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NIST flow cytometry counts cells with certainty

27 Jul 2022

Waveguides controlling emitted light play a part in increased measurement accuracy.

A project at the National Institute of Standards and Technology (NIST) has designed a flow cytometry device intended to help control some of the data variations inherent in the technique.

In a flow cytometry operation, cells tagged with fluorescent markers are illuminated while passing along a channel narrow enough to force the cells into roughly single file, and analysis of the light emitted reveals information about individual cell size, DNA content and other parameters.

One issue with the technique, however, has been the lack of ways to quantify variations in those readings, or to understand the range of values that a given instrument might return for repeated measurements of the same cells.

"Flow cytometry is an invaluable technology, but confidence in single-cell measurements remains limited due to a lack of appropriate techniques for uncertainty quantification," commented the project in its Lab on a Chip paper. "It is particularly challenging to evaluate the potential for different instrumentation designs or operating parameters to influence the measurement physics in ways that change measurement repeatability."

The NIST project designed a cytometry platform that makes four measurements of each particle, two readings at each of two different points separated by 16 millimeters in the channel with flow rates as high as 100 or more particles per second. This is said to allow the observation of measurement-dependent variations as low as 1 percent.

Alongside control of fluid dynamics so that a particle's time of transit from one node to the other was precisely known, this architecture also required a redesign of the optical aspects.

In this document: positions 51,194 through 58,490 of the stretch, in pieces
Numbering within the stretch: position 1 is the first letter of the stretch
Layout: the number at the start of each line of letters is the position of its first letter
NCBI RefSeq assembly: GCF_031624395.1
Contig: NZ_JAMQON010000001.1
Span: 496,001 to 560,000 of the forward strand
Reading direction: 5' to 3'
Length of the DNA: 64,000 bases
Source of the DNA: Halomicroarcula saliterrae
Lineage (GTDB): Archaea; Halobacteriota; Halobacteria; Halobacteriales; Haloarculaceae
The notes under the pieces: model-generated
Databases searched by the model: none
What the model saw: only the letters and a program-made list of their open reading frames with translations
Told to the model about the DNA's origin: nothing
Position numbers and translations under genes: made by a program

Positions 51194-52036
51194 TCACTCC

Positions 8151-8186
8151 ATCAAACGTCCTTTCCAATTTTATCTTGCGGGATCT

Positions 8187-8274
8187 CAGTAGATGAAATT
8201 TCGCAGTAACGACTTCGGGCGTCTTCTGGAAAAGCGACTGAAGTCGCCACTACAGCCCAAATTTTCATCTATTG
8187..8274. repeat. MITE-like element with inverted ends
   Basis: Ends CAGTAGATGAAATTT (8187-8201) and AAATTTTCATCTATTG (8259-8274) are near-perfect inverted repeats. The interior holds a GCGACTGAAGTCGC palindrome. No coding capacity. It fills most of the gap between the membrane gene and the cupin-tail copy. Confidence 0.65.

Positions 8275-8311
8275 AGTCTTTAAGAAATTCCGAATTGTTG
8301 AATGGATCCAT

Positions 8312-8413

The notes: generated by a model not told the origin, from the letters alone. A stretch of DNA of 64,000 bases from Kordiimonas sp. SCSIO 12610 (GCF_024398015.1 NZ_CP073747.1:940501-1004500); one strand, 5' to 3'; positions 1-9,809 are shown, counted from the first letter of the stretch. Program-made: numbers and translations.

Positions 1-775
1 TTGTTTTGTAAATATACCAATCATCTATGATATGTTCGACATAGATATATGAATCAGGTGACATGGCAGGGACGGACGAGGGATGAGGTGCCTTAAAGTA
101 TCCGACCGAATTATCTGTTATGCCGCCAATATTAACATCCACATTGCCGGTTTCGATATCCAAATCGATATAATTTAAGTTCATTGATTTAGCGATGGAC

"One challenge was to fabricate a channel about 40 by 80 microns incorporating two identical zones at which laser light was applied to the passing particle, and to ensure that the greatest amount of emitted fluorescent light was captured by a pair of detectors that measured in both upstream and downstream directions," commented NIST.

The project developed advanced waveguides that minimized loss and kept the emission light from spreading out, and also investigated the use of different laser wavelengths to reveal different properties of the sample.

"We have modified the waveguides extensively to increase the sensitivity by incorporating microlenses and other improvements," said NIST's Matthew DiSalvo. "We think we can soon provide uncertainty measurements while also matching the sensitivity of commercial single-measurement systems that cost hundreds of thousands of dollars."

Off the wall: imaging around corners

In separate research, NIST has made another incremental step in the perennial optics challenge of imaging objects concealed around corners, this time using sub-millimeter radiation.

Existing research in this particular sector of non-line-of-sight imaging has included using deep neural networks to interpret the speckle patterns returned by occluded objects, and analyzing spectral correlations in scattered light to recover a high-resolution holographic representation of an obscured scene.

The new NIST approach relies on detecting signals of longer sub-millimeter wavelength, from 300 micrometers up to 1 millimeter. A variety of wall materials can act as partial mirrors for these wavelengths, reflecting rather than diffusely scattering radiation from a concealed object, according to the project.

Proof-of-concept trials showed that this principle could image a concealed scene in 20 minutes, but a larger array of detectors and signal-amplifying indium phosphide transistors could allow real-time operation.

"What's cool about this method is its simplicity,” said NIST's Erich Grossman. "There's no quantum mechanics, no relativity, there's nothing cryogenic or anything fancy. Just transistors and a basic computer and mirrors."

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